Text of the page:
Breaking down Google’s latest privacy news: The future of consumer data privacy

Google’s recent announcement to end individual-based targeting has surprised the digital advertising industry. The key to survival will be leaning into first-party data and building direct relationships with customers.

By Sherry Huang

Last week, Google announced that it would no longer support individual-based tracking and targeting across website properties. An evolution of its announcement last year to remove third-party cookies, this announcement makes clear that even with the deprecation of today’s third-party cookies, Google will not accept any third-party cookie alternatives that track individuals as they browse across the web.

What is Google’s solution?

Instead of individual-based targeting powered by third-party tracking, Google has been testing its interest-based advertising approach, called the Federated Learning of Cohorts (FLoC). Similar to pre-cookie methods of context-based advertising, FLoC leverages Google’s own first-party data to build aggregated, anonymized audiences for advertisers to target against.  

With FLoC, advertisers can select affinity cohorts to target user groups, rather than individuals represented by a cookie identifier. According to Google, early tests of FLoC show that “advertisers can expect to see at least 95% of the conversions per dollar spent when compared to cookie-based advertising.” 

The past, present, and future is first-party data

Whether it’s Google’s announcement, iOS 14, or GDPR, 2021 will be a pivotal year in raising awareness of the data that companies are collecting on consumers. As new regulations and stricter platform privacy policies are introduced, it will inevitably require advertisers and marketers to significantly rethink the customer experience they provide without relying on third-party data.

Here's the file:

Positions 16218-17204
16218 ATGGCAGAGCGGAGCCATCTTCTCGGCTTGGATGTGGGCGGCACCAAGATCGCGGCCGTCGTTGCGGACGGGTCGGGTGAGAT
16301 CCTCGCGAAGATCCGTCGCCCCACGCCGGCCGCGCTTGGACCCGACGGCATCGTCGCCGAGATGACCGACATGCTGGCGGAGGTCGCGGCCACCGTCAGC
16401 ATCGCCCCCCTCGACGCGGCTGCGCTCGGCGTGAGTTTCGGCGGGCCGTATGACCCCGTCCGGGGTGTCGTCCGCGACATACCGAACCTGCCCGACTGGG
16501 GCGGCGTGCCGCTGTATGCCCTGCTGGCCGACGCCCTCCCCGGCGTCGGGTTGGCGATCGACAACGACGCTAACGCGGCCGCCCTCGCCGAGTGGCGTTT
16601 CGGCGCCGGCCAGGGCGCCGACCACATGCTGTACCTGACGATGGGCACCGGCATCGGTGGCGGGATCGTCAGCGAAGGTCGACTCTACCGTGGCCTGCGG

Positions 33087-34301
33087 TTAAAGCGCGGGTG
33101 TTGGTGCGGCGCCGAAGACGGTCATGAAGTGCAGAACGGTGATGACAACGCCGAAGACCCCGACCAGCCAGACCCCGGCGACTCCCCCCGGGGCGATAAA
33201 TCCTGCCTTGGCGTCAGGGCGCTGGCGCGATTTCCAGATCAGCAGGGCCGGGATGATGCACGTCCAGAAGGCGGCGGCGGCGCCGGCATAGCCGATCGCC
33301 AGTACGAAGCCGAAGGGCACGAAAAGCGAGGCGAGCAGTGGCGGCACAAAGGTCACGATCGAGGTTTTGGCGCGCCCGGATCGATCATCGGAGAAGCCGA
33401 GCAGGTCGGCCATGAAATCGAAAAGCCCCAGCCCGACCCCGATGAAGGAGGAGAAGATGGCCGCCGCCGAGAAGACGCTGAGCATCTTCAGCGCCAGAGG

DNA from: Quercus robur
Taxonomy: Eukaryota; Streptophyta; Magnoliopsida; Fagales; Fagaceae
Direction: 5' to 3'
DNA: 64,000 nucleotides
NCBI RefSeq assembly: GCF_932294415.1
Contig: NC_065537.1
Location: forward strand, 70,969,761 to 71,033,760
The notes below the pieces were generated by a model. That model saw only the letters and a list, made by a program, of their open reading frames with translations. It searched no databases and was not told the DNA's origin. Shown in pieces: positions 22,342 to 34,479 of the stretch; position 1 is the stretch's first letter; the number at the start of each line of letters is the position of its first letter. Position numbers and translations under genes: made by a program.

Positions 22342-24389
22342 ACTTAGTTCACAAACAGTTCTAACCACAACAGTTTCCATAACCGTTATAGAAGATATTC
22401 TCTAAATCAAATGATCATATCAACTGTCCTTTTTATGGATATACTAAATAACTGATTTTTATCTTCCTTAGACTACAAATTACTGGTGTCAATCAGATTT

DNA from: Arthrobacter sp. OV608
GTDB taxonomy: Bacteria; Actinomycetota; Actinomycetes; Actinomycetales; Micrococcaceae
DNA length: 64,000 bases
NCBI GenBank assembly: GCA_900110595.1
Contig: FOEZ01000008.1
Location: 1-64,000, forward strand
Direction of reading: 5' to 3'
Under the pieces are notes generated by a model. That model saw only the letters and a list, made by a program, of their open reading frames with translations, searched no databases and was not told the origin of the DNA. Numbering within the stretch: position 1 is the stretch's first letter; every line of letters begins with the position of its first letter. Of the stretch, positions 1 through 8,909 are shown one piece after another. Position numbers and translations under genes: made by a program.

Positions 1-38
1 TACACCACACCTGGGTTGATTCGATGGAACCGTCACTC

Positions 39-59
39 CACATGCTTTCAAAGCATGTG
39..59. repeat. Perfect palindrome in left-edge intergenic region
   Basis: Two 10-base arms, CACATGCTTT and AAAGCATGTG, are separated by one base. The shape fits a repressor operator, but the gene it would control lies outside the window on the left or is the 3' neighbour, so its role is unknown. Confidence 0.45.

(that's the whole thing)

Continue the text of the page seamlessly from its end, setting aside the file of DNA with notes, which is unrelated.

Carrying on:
At Twilio Segment, we’ve always known that first-party data is a far superior asset compared to traditional third-party methods. In fact, at our Synapse user conference event in 2019, our CEO Peter Reinhardt explained and even refuted the “privacy-personalization paradox”—the idea that when you’re providing experiences for your customers, they can either be personalized OR they can respect privacy. (Find the full keynote here.

We know from experience that privacy versus personalization is a false dichotomy.  

Futureproof your data strategy now

The key to survival will be leaning into first-party data — data collected directly from a company’s interactions with its customers — and building direct relationships with customers. Just as Google is leveraging its first-party customer data to generate advertising audiences, we’re enabling our customers to harness the power of their own first-party data to deliver differentiated experiences. 

Whether it’s driving advanced analytics at Meredith, increasing retention with fast experimentation at Imperfect Foods, or delivering personalized product recommendations at Norrøna, companies must double down on their first-party data collection to take control of the customer data they manage and achieve personalization at scale without sacrificing privacy. 

Interested in learning more about how to transform your data strategy? Request a demo today to learn more.

The state of personalization 2023

The State of Personalization 2023

Our annual look at how attitudes, preferences, and experiences with personalization have evolved over the past year.

Recommended articles


Want to keep updated on Segment launches, events, and updates?